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The Trouble with Naming Rights

The Trouble with Naming Rights

The Trouble with Naming Rights

We can prevent thousands of future public relations problems by implementing one simple rule: Never name something after a living person.

I have been musing about this topic for years but decided to offer up my rule after private prison company Geo Group this week withdrew its $6 million donation to become the name sponsor for Florida Atlantic University’s football stadium in Boca Raton.  Geo Group’s CEO, an FAU alum, made a truly generous offer to have his company’s name grace the stadium.  Problems arose though when some pesky students realized that Geo Group has been tagged with a number of human rights violations at its prisons.  Next came protests, boycotts and petitions, and after a few weeks of fireworks, Geo Group withdrew its donation.  I think the end came shortly after some clever protestors started referring to the stadium, the home of the FAU Owls football team, as “Owlcatraz.” 

Now, we can’t stop private companies from putting their names on facilities; there’s just too much money involved.  American Airlines Arena, Coors Field and Lucas Oil Stadium et al. are here to stay.  But we can stop naming such things after living people.  The risk of negative publicity is too high and the examples of PR disasters are too numerous.  Here are a few, just off the top of my head:

•    In Miami, for a brief period of time in the late 1980s and early 1990s, we had a road called Jose Canseco Street.  At the time, the former big league slugger and current outspoken steroid user was an adored alum of the school located on that street.  Today, not so much.  Once local officials learned Jose was juicing, they unceremoniously took his name off the street sign.

•    Last year, administrators from Penn State University were forced to remove the statue of legendary Coach Joe Paterno due to the Jerry Sandusky child molestation scandal and cover-up.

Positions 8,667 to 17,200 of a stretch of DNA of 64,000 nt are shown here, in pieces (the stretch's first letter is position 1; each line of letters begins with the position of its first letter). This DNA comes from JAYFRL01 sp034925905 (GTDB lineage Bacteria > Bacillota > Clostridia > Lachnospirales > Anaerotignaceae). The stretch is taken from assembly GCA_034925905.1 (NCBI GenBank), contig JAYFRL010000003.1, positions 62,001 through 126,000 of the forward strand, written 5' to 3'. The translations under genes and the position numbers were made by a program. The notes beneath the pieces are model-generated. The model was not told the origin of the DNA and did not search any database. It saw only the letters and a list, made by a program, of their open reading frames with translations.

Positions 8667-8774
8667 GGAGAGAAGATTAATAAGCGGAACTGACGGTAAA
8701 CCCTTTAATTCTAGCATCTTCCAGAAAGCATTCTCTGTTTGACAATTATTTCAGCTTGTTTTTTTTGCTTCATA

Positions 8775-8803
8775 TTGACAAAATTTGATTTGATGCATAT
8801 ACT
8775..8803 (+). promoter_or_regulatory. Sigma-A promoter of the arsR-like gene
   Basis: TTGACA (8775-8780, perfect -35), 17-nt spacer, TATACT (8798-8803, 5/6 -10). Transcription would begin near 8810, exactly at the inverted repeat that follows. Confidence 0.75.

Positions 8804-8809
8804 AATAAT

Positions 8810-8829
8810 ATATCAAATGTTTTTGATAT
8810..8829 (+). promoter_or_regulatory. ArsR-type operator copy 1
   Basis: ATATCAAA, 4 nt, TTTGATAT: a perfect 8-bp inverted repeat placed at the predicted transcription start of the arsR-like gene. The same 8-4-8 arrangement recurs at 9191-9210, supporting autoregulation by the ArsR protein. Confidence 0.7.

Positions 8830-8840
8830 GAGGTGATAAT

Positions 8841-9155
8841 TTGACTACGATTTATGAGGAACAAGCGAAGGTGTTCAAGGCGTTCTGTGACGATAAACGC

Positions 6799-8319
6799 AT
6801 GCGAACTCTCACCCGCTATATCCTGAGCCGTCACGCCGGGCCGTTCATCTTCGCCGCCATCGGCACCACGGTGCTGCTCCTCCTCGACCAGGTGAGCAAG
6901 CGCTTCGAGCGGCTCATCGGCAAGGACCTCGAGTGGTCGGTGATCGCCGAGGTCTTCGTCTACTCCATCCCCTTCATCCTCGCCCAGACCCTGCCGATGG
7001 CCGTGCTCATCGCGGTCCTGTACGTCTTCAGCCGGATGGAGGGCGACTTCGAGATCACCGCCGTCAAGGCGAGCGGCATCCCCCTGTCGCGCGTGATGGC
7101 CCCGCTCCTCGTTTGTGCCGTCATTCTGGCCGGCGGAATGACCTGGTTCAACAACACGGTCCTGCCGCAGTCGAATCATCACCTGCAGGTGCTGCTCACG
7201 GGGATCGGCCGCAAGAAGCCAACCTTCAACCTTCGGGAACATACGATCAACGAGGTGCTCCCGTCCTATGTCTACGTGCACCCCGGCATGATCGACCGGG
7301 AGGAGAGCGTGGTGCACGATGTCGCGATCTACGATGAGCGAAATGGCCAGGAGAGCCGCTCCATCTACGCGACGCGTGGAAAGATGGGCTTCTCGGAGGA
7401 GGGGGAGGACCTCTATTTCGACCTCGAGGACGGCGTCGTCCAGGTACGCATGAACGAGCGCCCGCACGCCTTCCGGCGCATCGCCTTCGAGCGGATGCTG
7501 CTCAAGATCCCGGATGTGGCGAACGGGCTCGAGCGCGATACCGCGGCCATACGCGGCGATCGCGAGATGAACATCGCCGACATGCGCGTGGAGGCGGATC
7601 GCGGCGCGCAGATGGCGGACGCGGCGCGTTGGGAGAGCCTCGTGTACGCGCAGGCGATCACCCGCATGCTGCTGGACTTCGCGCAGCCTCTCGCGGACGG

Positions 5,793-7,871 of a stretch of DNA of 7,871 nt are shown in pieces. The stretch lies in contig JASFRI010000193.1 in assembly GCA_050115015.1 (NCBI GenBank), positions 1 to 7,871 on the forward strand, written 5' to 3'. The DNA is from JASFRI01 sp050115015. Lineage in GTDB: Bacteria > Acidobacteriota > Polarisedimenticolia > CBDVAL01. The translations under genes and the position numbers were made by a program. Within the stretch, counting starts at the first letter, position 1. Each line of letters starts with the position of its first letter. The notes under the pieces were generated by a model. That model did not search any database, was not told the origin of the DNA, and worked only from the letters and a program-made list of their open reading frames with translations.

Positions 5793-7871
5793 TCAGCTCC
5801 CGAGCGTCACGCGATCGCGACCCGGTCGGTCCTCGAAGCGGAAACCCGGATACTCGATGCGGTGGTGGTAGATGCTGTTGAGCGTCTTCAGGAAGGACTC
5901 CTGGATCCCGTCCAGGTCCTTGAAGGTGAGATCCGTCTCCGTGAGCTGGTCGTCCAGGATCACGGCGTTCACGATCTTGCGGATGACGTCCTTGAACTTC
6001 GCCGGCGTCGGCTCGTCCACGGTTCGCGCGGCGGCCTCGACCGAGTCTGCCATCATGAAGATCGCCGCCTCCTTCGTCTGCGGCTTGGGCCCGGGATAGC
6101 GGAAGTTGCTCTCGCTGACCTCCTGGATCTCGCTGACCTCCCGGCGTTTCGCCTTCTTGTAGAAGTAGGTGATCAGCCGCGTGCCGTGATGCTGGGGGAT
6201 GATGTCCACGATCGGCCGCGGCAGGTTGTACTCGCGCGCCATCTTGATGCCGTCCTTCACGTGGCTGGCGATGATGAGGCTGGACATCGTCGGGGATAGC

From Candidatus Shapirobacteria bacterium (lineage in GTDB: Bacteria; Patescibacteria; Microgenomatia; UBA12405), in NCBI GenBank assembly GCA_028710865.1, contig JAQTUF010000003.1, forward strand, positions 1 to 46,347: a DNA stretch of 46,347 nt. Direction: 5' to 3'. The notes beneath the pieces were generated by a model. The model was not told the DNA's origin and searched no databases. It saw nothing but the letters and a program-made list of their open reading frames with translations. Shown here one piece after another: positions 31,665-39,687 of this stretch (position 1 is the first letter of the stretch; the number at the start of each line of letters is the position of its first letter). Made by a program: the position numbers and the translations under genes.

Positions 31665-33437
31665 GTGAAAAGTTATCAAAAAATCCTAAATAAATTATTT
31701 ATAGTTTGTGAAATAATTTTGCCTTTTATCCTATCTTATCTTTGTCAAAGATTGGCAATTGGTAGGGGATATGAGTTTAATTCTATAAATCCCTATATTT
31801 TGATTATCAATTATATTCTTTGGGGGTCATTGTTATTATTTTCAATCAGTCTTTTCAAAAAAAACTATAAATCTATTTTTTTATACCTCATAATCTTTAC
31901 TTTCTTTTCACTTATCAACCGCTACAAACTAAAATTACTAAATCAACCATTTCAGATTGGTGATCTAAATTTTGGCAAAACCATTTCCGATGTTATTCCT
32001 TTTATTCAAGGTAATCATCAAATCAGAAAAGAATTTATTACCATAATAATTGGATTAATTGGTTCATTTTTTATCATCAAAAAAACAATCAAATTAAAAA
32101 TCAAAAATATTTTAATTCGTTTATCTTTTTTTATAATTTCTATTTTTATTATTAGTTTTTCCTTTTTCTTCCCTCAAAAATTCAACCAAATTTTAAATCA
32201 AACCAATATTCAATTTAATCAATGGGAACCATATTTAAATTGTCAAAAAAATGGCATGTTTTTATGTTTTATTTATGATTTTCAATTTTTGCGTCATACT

•    In Coral Gables, Florida, officials from the University of Miami removed the name of convicted Ponzi schemer Nevin Shapiro from a campus athlete lounge.  Shapiro, currently doing time, had pledged big bucks to the school.  (UM gave the money back.)

I can go on and on.

Earlier this week, Miami-Dade commissioners decided that the board’s auditor must complete a background check on any “person, organization, place or thing” under consideration for a naming.  It’s a good move.  The Miami Herald reported that the decision comes “on the heels of bad publicity surrounding Banah Sugar… City and county leaders christened a stretch of Southeast 10th Avenue ‘Banah Sweet Way’ in its honor.  Commissioners later found out that the firm’s owner had served prison time for cocaine trafficking. Banah filed for bankruptcy in February.”  Classic.

My rule makes sense.  Certainly if you can’t safely erect a statue in honor of former living legends like Paterno, then everyone else should be persona non-grata.

I know this will be unpopular.  For example, a quarter mile from my house sits Evelyn Greer Park, named after the first mayor of my little village called Pinecrest.  Greer, who is still very much alive, was a fantastic mayor, did a great job getting our village off the ground and helped increase my property value by a goodly sum.  Sadly, under my new PR naming rule, she would lose her park.

Say goodbye to the Bill Clinton Library. 

Also on the chopping block: Peyton Manning Pass, the street in Tennessee named for the famous quarterback. 

I would also suggest removal of Bobby Bowden’s name from the field in Tallahassee bearing his name and [audible gasp] even the statue of Tim Tebow outside the University of Florida’s Ben Hill Griffin Stadium (that name stays because Griffin has passed.)

In the future, we can build statues, name streets and christen ships after great men and women all we want.  We just have to wait until they rest in peace.

This rule will save so many institutions from public relations embarrassment that PR people will recognize it for years to come.  But if they want to name the rule after me, please wait until I’m pushing up the daisies.



Author: John P. David

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